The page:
Shy people are amazing at one-on-one conversations. 

According to former Facebook COO Sheryl Sandberg, the platform’s CEO, Mark Zuckerberg—who created the major social media site—is himself very “shy” and “introverted”.

Despite his shyness, Zuckerberg has built one of the most successful and significant tech companies in the world. 

Google career coach Jenny Blake says this is because shy people—aka introverts—or those who don’t naturally seek out group interactions and social settings, may have a key advantage at work. 

“Introverts have great one-on-one conversations,” says Blake, which she says is one of the most important soft skills to develop since these “deep relationships” can leave lasting impressions. 

“You don’t have to be outgoing to make great connections,” she says.

4) They’re more thoughtful about what they say

Shy people get a bad wrap sometimes. As someone of East Indian heritage who was born and raised in the West, I know first-hand how the same thing can be perceived as the complete opposite, depending on the culture I’m in. 

I was shy growing up. While I loved being in plays (probably because I got to be someone other than myself), I was reserved around people I didn’t know well. 

So I was dismayed when someone told me that I came across as cold and aloof. I was anything but. 

In fact, people from my Indian culture often told me the exact opposite. South Asians tend to see shyness as being thoughtful, sensible, intelligent, as well as good listeners. 

They’re also praised for not running their mouths at every opportunity without forethought and taking the time to think before speaking.

Shy people are often deep thinkers, says Lindsay Holmes from the Huffington Post (via the Evolution Psychology Center). 

“With shyness comes a tendency to engage in frequent inward reflection. The notion of thinking before one acts is characteristic of many shy individuals.”

Holmes says you won’t often hear a shy person ruminating over a regrettable comment they said at a dinner party. 

“Further, their ability to engage in profound, and often intellectual thought leads to maker sounder decisions.”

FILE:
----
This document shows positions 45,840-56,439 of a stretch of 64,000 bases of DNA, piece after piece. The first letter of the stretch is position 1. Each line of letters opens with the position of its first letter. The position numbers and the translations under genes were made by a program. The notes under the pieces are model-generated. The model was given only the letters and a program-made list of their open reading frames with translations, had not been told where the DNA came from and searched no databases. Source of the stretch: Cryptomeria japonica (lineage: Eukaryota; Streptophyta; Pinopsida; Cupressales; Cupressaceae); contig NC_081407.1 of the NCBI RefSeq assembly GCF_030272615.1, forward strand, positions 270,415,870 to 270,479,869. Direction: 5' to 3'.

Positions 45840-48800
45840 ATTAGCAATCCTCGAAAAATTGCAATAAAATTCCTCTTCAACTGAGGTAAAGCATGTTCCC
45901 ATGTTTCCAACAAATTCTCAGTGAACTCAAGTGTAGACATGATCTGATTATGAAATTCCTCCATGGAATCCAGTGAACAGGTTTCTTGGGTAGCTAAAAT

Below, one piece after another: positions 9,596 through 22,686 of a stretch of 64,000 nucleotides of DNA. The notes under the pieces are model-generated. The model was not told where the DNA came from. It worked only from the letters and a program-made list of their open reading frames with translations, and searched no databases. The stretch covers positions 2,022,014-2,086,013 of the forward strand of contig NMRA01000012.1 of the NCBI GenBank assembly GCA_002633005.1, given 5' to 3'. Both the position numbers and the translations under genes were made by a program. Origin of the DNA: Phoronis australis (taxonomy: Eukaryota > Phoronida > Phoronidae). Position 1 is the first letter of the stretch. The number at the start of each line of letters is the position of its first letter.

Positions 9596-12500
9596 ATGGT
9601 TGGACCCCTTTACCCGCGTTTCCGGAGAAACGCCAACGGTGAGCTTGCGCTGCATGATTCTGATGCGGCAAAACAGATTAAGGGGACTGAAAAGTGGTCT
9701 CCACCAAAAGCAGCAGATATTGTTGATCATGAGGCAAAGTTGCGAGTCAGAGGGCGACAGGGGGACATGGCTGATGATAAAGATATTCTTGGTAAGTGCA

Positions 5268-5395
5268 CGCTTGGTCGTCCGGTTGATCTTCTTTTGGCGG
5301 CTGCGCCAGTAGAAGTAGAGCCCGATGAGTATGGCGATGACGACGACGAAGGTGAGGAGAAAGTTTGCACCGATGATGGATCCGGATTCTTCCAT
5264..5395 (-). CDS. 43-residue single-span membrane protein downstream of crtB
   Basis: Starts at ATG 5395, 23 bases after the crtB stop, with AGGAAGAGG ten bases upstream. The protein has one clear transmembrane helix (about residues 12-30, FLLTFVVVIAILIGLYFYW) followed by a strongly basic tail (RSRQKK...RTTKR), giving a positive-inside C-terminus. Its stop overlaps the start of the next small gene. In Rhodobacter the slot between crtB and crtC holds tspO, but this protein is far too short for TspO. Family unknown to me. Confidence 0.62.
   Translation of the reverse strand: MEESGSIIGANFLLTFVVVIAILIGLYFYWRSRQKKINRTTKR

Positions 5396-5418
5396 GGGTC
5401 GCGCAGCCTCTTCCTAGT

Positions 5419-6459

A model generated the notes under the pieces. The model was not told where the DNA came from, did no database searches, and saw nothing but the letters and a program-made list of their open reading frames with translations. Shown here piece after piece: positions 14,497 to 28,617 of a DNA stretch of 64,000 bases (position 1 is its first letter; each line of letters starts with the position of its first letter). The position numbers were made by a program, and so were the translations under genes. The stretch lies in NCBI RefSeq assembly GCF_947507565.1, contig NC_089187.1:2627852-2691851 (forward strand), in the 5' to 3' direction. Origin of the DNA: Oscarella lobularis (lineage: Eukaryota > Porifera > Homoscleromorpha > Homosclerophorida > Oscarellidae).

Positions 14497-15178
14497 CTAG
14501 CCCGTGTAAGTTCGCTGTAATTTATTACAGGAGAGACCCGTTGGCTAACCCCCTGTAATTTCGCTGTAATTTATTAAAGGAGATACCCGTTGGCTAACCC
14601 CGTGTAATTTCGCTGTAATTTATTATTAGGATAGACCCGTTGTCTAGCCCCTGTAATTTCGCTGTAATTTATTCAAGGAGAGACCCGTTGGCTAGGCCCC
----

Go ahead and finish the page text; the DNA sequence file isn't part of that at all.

5) They tend to be more genuine and authentic (something that is also backed by science)

Because shy people are most often introverts, and thus don’t have a desire to be popular and gain social attention, they have no need to be fake and fit in. 

This trait goes to how their brains work, says Anna LeMind from Learning Mind. There are scientific studies that show that they are less reliant on dopamine, a neurotransmitter that plays a crucial role in the brain’s reward centers. 

Shy people are often less concerned with gaining approval or validation from others.

“So, an introvert won’t come up with insincere compliments to please their boss or have a nice ‘chitchat’ with the coworker they don’t like just because the unwritten rules of polite behavior require them to.”

6) They’re innately creative 

Movie fans who have seen the recently-released film Maestro (nominated for a number of awards this awards season), starring Bradley Cooper, may not know that Leonard Bernstein, the extraordinarily creatively gifted music conductor the film is based on, was extremely shy as a child. 

Bernstein had a contentious childhood and found refuge in music. 

When he was ten, his Aunt Clara moved out of town and she left her upright piano with the Bernstein household. 

The piano fascinated Bernstein, and he learned to play. His health slowly but steadily improved and he  gained more confidence bit by bit. 

He once said: “There was no question in my mind that my life was about to be about music.”

Susan Cain, says there’s a surprisingly powerful explanation as to why shy people have a creative advantage:

“Introverts prefer to work independently, and solitude can be a catalyst for innovation.”

So there’s no more need to be shy about being shy.